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Peer at this new image of Mars’ Ladon Basin and you get some notion of the violence that took place during the early history of Mars.
ESA’s Mars Express imaged the southern part of the partially buried crater informally known as Ladon Basin. The basin is the site of an ancient impact which is about 440 kilometers (273 miles) across. On an earthly scale, Ladon Basin would stretch from London to Paris or fill up most of Colorado.
These zoomable images allows you to quickly zoom into whatever part of the picture you want to see close up. Just slide the scale (between the plus and minus sign) at the bottom of the application to zoom in.
Large-scale evidence of water draws scientists to explore this area of Mars. With signs of ancient lakes and rivers, NASA considered nearby Holden and Eberswalde craters as possible landing sites for the Mars Science Laboratory, or Curiosity. The car-sized rover is now slated to land in Gale Crater on August 6.
The most stunning part of this image are the interconnected craters Sigli and Shambe. Elliptical craters like these form when asteroids or comets smack into the surface of planets and moons at a shallow angle. A fluid-like ejecta pattern surrounds the craters suggesting that subsurface ice melted during the impact. Other smaller craters can be seen dotting this blanket of material.
3D Perspective: This computer-generated perspective view was created using data obtained from the High-Resolution Stereo Camera (HRSC) on ESA’s Mars Express. Credits: ESA/DLR/FU Berlin (G. Neukum). Zoomify by John Williams.
Explore the deeply fractured floor of the twin craters to the left in the image. Scientists believe both craters formed when a large meteorite splintered into two chunks just before impact. The joined craters then filled with sediment. Fractures also extend outside the image in concentric rings.
Throughout the image, a distant echo of water is etched in the now dry landscape. Above the connected craters, to the west in this image, creek-like channels can be seen leading into the nearby impact basin to the right (or north) indicating that in Mars’ distant past, water flowed across this landscape. Instruments aboard Mars Express and other Mars orbiters have detected clay minerals within deposits in and around Ladon Basin. These deposits suggest a relatively long presence of liquid water in the region’s past.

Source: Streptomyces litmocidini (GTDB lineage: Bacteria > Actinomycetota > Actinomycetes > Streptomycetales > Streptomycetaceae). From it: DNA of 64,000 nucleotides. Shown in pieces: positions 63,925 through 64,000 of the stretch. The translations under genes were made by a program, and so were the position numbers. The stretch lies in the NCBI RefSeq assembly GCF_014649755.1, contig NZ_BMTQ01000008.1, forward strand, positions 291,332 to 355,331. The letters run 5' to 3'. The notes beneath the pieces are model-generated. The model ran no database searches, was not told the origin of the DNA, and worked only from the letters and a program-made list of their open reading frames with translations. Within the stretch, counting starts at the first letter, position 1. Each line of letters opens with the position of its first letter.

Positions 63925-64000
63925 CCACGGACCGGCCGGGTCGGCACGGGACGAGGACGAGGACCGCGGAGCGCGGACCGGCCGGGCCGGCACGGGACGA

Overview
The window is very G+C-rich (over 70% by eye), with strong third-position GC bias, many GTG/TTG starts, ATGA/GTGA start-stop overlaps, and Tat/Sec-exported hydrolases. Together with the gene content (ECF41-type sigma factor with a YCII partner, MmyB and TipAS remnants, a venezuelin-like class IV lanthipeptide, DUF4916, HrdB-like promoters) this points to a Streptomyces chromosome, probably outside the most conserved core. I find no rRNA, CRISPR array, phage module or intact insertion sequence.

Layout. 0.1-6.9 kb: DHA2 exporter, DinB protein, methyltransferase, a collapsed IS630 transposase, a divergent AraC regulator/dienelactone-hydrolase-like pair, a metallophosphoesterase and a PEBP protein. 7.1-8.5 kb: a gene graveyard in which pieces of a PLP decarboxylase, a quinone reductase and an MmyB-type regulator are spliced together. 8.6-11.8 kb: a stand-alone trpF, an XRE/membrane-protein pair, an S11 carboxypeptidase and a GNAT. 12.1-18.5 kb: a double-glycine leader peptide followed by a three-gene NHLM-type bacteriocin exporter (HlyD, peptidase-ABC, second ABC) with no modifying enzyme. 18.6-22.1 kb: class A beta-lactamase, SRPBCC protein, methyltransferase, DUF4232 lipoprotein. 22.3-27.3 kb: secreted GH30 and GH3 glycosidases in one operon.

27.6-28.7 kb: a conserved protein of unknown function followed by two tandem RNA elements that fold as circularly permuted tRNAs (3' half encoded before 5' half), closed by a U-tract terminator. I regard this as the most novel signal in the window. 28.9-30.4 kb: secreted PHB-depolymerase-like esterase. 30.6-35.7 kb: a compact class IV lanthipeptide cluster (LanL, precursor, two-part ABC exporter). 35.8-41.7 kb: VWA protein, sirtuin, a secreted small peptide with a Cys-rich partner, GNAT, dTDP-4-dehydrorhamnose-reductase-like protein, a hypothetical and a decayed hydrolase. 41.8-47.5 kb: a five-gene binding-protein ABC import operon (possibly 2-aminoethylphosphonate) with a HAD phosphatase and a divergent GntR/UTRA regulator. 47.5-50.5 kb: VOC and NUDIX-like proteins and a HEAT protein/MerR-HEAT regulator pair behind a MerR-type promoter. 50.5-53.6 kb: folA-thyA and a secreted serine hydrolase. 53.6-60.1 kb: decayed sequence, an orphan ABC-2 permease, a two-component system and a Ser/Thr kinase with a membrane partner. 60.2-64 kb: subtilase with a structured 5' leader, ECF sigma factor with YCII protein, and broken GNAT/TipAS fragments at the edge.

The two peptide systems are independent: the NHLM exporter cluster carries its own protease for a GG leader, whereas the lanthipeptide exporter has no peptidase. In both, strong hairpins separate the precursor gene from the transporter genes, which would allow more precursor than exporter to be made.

To get a different perspective, grab your red/blue 3D glasses and zoom into the image below.
Anaglyph: Ladon Valles imaged during revolution 10602 on 27 April 2012 by ESA’s Mars Express using the High-Resolution Stereo Camera (HRSC). Data from HRSC’s nadir channel and one stereo channel are combined to produce this anaglyph 3D image that can be viewed using stereoscopic glasses with red–green or red–blue filters. Credits: ESA/DLR/FU Berlin (G. Neukum). Zoomify by John Williams.
Lead image Caption: High-Resolution Stereo Camera (HRSC) nadir and colour channel data taken during revolution 10602 on 27 April 2012 by ESA’s Mars Express have been combined to form a natural-colour view of the Ladon Valles region. Centred at around 18°S and 329°E, this image has a ground resolution of about 20 m per pixel. Zoomify by John Williams.
John Williams is a science writer and owner of TerraZoom, a Colorado-based web development shop specializing in web mapping and online image zooms. He also writes the award-winning blog, StarryCritters, an interactive site devoted to looking at images from NASA’s Great Observatories and other sources in a different way. A former contributing editor for Final Frontier, his work has appeared in the Planetary Society Blog, Air & Space Smithsonian, Astronomy, Earth, MX Developer’s Journal, The Kansas City Star and many other newspapers and magazines.